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August 04, 2021

Philadelphia Orchestra headlines Carnegie Hall's Opening Night Gala after pandemic shutdown

The city's renowned instrumental ensemble will be the first to play on the iconic venue's main stage in more than a year

Music Philadelphia Orchestra
Philadelphia Orchestra at Carnegie Hall Jeff Fusco/Philadelphia Orchestra

The Philadelphia Orchestra will help kick off New York City's iconic Carnegie Hall when it opens its doors to the public for the first time in more than a year. Conducted by Yannick Nézet-Séguin, the orchestra will take the stage at 7 p.m. Wednesday, Oct. 6, 2021.

New York City's iconic Carnegie Hall is calling on Philadelphia musicians to headline the first show on the venue's main stage in more than a year.

The Philadelphia Orchestra will kick off a season of live music Oct. 6 at Carnegie Hall’s Opening Night Gala. The performance will be the first in the venue's largest concert hall, Isaac Stern Auditorium, since it was shut down in mid-March 2020 due to coronavirus concerns.

Conducted by Yannick Nézet-Séguin, the orchestra will begin with Valerie Coleman's "Seven O'Clock Shout," which is a tribute to frontline workers and the resiliency they've shown during the pandemic. It's a familiar piece; the orchestra performed it during a virtual gala in June 2020 that raised thousands of dollars during a time when in-person shows seemed unfathomable.

"'Seven O’Clock Shout' makes your heart full the same way Aaron Copland can," the Inquirer's Peter Dobrin wrote in a recap of the online gala. "It’s just the message we need right now."

After the opening number, renown pianist Yuja Wang will join the orchestra on the stage for Rachmaninoff’s "Piano Concerto No. 2." From Beijing, Yang received formal training at Philadelphia’s Curtis Institute of Music and has been a featured soloist with the orchestra in the past. In 2017, she was named Musical America’s Artist of the Year. 

The evening will wrap up with Iman Habibi's "Jeder Baum spricht," a Beethoven-inspired "reflection on climate change," and Beethoven's "Symphony No. 5."

A pre-show cocktail reception begins at 5:30 p.m. in Carnegie Hall's Rohatyn Room, and the performance will get underway at 7 p.m. The night will then segue into a black-tie dinner at 8:30 p.m. at Cipriani 42nd Street.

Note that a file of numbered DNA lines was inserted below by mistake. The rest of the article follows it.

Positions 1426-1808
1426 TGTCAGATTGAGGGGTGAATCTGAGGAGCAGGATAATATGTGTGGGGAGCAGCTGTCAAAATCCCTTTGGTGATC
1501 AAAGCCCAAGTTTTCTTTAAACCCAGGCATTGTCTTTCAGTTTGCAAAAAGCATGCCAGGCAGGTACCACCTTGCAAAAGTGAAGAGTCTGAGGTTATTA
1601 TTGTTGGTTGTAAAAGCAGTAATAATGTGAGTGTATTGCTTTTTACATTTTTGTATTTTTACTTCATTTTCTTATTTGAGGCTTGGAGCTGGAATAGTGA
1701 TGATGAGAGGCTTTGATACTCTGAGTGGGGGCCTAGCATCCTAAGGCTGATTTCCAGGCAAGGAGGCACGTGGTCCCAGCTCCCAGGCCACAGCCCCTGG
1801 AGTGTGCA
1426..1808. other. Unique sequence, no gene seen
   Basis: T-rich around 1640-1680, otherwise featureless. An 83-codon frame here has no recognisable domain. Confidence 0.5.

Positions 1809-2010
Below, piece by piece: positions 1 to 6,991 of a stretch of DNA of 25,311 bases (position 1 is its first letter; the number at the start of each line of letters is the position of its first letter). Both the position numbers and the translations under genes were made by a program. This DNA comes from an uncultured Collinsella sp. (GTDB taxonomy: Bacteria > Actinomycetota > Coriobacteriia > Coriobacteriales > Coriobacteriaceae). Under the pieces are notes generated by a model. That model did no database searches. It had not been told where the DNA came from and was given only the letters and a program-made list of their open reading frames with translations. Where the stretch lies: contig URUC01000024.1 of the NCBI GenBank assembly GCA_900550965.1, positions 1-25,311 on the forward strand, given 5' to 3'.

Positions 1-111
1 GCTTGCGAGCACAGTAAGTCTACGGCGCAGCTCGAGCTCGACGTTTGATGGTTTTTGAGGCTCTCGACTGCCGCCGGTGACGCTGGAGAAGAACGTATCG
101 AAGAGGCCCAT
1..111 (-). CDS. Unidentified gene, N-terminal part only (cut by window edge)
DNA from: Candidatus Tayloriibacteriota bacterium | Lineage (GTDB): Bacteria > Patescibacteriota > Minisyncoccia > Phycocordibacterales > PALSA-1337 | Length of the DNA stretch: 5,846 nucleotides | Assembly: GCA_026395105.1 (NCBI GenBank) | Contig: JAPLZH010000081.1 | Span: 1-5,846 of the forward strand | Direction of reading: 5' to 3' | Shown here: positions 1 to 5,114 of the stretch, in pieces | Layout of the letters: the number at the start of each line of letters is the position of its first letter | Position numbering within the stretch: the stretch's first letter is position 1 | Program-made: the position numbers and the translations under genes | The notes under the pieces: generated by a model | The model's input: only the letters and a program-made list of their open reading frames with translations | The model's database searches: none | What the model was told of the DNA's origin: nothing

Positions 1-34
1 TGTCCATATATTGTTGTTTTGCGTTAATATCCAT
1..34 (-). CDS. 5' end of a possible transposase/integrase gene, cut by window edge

Individual gala package tickets are available for $1,000 and include entry into the cocktail reception. If the ritzy post-show gala is more your thing, you can pay $1,500 and have entry included with your ticket to the performance. Tables start at $20,000 and include "the very best seating for the concert and a table at the post-concert gala dinner," Carnegie Hall's website says. To RSVP for the gala, click here

The venue will sell a limited number of concert-only tickets that cost between $68 and $225, according to the Inquirer. Tickets go on sale to the general public at 11 a.m. Aug. 30. 

Due to the ongoing pandemic, Carnegie Hall said it will wait until October to determine seating assignments for the concert and subsequent dinner. Guests will have to show proof of full vaccination against COVID-19 before entering the building.

"While the world continues to fight COVID-19, we are examining all aspects of the Carnegie Hall experience so that audiences, artists, visitors, staff and volunteers are able to return with confidence," venue representatives said. The Philadelphia Orchestra last opened Carnegie Hall's concert season in 2017.

The orchestra will celebrate the reopening of the Kimmel Center on Oct. 5, the night before it heads to New York City, with a performance at Verizon Hall featuring Yo-Yo Ma on the cello.